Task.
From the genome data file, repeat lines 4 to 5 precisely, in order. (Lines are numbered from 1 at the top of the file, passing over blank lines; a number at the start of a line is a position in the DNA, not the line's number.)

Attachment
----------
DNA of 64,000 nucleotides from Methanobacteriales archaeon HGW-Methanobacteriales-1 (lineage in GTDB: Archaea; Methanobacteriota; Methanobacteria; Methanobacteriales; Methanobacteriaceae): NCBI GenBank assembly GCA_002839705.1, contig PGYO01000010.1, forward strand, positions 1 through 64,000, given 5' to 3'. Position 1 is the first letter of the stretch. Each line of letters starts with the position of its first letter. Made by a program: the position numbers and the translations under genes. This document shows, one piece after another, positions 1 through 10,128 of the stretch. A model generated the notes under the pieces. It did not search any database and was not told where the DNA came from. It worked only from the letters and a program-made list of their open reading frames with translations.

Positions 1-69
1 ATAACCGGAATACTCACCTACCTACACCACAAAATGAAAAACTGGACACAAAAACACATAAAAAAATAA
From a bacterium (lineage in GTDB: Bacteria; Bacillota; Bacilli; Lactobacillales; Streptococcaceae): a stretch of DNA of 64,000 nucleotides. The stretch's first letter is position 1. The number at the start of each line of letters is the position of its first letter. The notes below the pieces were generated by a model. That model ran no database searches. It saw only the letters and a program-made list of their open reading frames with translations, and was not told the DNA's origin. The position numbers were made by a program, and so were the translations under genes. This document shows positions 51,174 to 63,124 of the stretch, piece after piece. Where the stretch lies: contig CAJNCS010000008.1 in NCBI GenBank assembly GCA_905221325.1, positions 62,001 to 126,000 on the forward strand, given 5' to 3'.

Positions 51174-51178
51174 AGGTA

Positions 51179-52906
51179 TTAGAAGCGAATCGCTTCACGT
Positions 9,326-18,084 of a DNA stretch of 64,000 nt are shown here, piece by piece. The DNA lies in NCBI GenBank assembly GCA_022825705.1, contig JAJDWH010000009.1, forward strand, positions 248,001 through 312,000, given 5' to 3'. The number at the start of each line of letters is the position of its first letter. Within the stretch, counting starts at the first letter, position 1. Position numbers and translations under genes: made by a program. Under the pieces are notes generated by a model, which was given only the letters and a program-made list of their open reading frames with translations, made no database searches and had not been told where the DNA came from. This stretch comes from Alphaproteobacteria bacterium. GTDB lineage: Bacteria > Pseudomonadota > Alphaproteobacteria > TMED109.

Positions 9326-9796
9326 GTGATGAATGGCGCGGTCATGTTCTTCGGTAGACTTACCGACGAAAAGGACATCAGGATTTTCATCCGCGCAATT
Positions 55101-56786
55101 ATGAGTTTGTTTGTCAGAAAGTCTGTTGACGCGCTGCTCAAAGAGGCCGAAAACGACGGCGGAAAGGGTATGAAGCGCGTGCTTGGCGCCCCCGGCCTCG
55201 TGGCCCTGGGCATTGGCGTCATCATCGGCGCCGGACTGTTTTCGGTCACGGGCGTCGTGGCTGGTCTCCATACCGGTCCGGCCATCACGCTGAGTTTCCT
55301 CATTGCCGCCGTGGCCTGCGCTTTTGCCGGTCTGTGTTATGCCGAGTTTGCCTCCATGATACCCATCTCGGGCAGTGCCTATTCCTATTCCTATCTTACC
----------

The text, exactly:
From a bacterium (lineage in GTDB: Bacteria; Bacillota; Bacilli; Lactobacillales; Streptococcaceae): a stretch of DNA of 64,000 nucleotides. The stretch's first letter is position 1. The number at the start of each line of letters is the position of its first letter. The notes below the pieces were generated by a model. That model ran no database searches. It saw only the letters and a program-made list of their open reading frames with translations, and was not told the DNA's origin. The position numbers were made by a program, and so were the translations under genes. This document shows positions 51,174 to 63,124 of the stretch, piece after piece. Where the stretch lies: contig CAJNCS010000008.1 in NCBI GenBank assembly GCA_905221325.1, positions 62,001 to 126,000 on the forward strand, given 5' to 3'.

Positions 51174-51178